Reports & Forecasts: January 2010

Lake Calcasieu Louisiana
Jeff and Mary Poe | Big Lake Guide Service | 337.598.3268
Our fishing is HOT! Limits of trout and reds are coming pretty easy. No monsters yet, but some solid six and seven pound trout. January is a great time to fish, simply because no one is out there and the fish are. While everyone else is occupied with ducks and deer, we tend to lean more toward the big trout. Barring a rain event, the big trout will still be where they were in December. If we do suffer from a big rain, the fish will migrate a little farther south in the estuary. Anywhere that you can find clear water and bait is worth fishing. Catching these fish during the dead of winter is challenging. Vary your retrieve from slow to slower. Use the same suspending twitch baits like Corky Fatboys and Catch 2000's. Ideal baits can be worked very slow and still be kept near the surface. The bird action should be winding down, so go back to fishing the reefs on the north end of the lake. If temperatures get really cold, try deep holes, such as LNG. Fish will get thick there because there is no tide movement. They can just sit and suspend. Fish slow!

Trinity Bay - East Bay - Galveston Bay | James Plaag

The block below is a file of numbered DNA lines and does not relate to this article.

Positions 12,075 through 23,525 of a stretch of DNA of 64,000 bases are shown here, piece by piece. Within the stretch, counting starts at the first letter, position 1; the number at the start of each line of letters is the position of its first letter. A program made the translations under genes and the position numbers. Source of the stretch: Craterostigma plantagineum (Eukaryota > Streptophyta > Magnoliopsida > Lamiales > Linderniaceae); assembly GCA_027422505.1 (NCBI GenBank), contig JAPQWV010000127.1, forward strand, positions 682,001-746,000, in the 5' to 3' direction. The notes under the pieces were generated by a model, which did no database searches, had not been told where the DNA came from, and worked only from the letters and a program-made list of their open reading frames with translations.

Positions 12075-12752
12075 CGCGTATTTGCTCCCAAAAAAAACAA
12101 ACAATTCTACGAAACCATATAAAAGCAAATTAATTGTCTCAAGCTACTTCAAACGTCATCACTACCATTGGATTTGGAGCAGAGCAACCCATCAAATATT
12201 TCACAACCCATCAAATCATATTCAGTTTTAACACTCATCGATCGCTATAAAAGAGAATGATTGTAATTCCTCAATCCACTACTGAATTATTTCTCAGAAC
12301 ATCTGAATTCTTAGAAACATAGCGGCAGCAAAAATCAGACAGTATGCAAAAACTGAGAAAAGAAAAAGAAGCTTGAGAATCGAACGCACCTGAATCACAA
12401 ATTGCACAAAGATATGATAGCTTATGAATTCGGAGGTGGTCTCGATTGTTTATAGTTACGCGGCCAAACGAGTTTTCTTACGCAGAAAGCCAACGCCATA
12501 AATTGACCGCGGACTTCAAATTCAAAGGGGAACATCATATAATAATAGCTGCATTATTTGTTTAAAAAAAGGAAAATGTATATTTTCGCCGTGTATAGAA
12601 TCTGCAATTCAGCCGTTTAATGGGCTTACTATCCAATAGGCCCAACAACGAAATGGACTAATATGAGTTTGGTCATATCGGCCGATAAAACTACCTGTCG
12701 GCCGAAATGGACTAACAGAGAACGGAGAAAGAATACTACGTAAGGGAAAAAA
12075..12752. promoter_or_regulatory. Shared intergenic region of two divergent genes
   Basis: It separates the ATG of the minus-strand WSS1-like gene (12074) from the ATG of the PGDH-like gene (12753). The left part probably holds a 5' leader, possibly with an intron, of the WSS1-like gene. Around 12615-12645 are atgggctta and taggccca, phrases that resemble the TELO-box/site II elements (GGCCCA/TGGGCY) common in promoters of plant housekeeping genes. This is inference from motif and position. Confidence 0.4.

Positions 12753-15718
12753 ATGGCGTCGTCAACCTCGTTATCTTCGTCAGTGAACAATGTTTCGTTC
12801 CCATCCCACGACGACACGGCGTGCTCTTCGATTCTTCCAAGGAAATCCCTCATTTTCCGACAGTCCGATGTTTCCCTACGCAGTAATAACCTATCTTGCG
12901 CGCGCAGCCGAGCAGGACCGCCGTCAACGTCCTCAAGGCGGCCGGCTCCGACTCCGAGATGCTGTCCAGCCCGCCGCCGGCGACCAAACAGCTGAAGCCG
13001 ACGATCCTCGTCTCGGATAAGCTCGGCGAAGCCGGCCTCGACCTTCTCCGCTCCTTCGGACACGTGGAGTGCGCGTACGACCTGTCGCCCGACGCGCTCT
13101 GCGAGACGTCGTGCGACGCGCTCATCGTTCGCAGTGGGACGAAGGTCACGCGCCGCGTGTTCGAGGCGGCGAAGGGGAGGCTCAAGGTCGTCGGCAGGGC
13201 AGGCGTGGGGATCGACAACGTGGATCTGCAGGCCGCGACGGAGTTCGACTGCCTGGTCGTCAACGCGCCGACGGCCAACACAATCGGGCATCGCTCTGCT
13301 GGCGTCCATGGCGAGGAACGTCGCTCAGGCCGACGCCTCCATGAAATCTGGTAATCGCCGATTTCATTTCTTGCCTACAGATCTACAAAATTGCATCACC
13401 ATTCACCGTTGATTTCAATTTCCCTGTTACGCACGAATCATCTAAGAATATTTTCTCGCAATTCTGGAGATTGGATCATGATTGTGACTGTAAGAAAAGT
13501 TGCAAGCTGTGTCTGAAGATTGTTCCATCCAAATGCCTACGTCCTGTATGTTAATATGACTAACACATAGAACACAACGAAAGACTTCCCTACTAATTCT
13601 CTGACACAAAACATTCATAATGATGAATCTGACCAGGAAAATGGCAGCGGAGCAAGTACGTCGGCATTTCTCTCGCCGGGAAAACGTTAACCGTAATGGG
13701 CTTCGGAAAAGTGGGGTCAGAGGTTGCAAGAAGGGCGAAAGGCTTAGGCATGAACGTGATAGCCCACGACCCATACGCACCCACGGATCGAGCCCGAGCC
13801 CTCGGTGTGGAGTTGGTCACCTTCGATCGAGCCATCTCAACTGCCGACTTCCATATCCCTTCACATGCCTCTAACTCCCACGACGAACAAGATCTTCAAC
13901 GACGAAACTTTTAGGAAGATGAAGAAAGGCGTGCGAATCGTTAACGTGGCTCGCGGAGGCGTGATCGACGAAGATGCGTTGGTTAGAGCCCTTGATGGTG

Silver King Adventures | | 409.935.7242
James reports good to excellent fishing in Galveston area bays. "Trinity's still good. There's a lot of people over there, and a lot of fish too. As of now, the birds are still working. Don't know how long that will last, though. The reefs on the west side have all got fish. That should stay good through the winter. East Bay has plenty of fish as well. When the tide is not too low, it's possible to catch some good trout wading over there. If the wind blows the tide out and drives all the fish to the middle, West Bay will be better. Overall, West Bay doesn't have as many fish right now, but you can peck away and catch some decent trout most days, limiting some of the time. The pattern, wherever you go, is to fish scattered shell and mud near the bigger reefs. I like to use a 51 or 52 MirrOlure, because I can just throw it out and reel it in real slow and catch 'em. Of course, it will also be possible to catch fish on soft plastics too. Work them slow and stay in touch with the bottom, especially if you're fishing right after a cold snap."

Jimmy West | Bolivar Guide Service | 409.996.3054